Furthermore, history informs us that when African Americans are provided with the freedom to participate in the economy their community thrives. Professor Loren Schweninger has furnished a surplus of data chronicling the rise of African American entrepreneurs in the South, during the late eighteenth century. He sharply illustrates the success of African American entrepreneurs in an environment of hostile racism: “Despite the anti-free black sentiment among some whites, free Negroes in the region entered a variety of business pursuits. In towns and cities, they became builders, mechanics, tradesmen, grocers, restaurateurs, tailors, merchants, and barbers. Even during the American Revolution, a small group of skilled artisans and craftsmen had emerged in Charleston, South Carolina. By the 1790s, several had built up thriving businesses, especially in the furniture and building trades. Housebuilder and carpenter James Mitchell, who for many years lived above his shop, had become so prosperous by 1797 that he sought to rent a six-room house with stables and outbuildings.”

Even in the presence of deep-seated racism, African Americans are indeed capable of functioning on their own. Maverick economist Thomas Sowell promulgates this argument in his book Civil Rights: Rhetoric or Reality? Sowell argues that the number of blacks in high-level professions more than doubled between 1954 and 1964, whereas their advancement in other types of occupations was astounding in the 1940s, before the apex of the civil rights revolutions, than in the 1950s, when the civil rights movement was in its heyday.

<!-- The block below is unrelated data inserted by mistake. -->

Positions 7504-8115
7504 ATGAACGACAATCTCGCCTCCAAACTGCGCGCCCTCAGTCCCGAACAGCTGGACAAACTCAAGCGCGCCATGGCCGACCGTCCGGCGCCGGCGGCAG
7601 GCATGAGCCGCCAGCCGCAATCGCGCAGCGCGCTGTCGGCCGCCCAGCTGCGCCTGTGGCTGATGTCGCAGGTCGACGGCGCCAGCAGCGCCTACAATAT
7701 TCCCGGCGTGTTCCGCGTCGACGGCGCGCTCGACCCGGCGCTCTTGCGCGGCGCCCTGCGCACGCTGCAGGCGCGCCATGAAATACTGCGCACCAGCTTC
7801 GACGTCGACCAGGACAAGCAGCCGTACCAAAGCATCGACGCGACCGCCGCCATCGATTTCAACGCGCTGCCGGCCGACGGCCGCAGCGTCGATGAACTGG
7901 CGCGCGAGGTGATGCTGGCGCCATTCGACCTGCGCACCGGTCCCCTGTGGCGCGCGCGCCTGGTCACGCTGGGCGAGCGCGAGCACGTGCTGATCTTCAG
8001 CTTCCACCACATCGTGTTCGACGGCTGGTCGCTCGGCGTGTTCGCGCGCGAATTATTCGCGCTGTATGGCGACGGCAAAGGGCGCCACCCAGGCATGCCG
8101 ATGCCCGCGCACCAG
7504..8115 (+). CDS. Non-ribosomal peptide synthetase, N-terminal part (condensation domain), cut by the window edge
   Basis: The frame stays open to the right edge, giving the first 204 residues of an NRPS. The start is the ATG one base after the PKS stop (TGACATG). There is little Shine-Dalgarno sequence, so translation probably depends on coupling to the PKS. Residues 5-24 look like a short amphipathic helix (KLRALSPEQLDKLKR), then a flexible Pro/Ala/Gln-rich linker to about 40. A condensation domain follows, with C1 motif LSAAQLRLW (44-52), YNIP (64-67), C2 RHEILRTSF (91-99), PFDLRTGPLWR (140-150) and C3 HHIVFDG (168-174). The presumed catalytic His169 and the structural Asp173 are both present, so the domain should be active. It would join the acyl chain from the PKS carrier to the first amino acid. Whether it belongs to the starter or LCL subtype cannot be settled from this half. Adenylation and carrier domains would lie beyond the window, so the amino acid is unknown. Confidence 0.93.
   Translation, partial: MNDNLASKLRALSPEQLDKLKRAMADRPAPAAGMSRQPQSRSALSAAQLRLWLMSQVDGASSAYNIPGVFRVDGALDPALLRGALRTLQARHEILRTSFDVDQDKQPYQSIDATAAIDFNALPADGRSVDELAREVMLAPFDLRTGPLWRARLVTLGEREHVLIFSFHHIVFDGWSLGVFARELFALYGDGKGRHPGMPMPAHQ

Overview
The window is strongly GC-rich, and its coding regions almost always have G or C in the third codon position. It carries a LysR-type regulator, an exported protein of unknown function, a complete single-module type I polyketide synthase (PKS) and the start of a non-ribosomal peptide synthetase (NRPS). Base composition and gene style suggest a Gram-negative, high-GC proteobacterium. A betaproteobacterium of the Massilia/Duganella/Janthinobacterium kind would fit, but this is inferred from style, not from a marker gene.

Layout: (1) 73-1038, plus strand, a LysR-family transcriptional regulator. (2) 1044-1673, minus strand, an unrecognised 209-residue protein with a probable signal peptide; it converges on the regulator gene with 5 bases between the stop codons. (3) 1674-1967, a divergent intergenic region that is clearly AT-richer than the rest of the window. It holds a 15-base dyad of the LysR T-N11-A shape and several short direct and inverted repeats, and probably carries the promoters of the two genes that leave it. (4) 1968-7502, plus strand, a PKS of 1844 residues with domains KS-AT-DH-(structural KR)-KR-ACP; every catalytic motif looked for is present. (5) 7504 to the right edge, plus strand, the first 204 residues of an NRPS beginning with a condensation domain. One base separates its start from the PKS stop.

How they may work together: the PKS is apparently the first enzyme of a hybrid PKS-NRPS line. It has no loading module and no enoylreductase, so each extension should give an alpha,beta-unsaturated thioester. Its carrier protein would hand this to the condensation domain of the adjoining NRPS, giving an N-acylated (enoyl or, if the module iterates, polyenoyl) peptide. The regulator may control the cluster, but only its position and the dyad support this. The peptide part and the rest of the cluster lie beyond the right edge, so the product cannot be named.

Helping African Americans means creating an environment where they can unleash their entrepreneurial abilities. A major impediment to economic empowerment in the black community is occupational licensing. Matthew D. Mitchell of the Mercatus Center reports that “the licensing of barbers reduces the probability of a black individual working as a barber by 17.3 percent.” States like Florida and Pennsylvania have successfully embarked on major reforms to reduce the impact of occupational licensing requirements on employment prospects. Similarly supporting educational freedom by promoting school choice in the form of charter schools, for example, is a proven strategy to boost the performance of African American students. Studies show that African American charter school students outperform their peers in the public-school system, but they are consistently berated by leftists as agents of racism. Notwithstanding the reverence for government handouts on the left, the truth is that the government can only empower African Americans by offering them the freedom to fail or succeed as individuals. 

Lipton Matthews is a researcher, business analyst, and contributor to and the Federalist.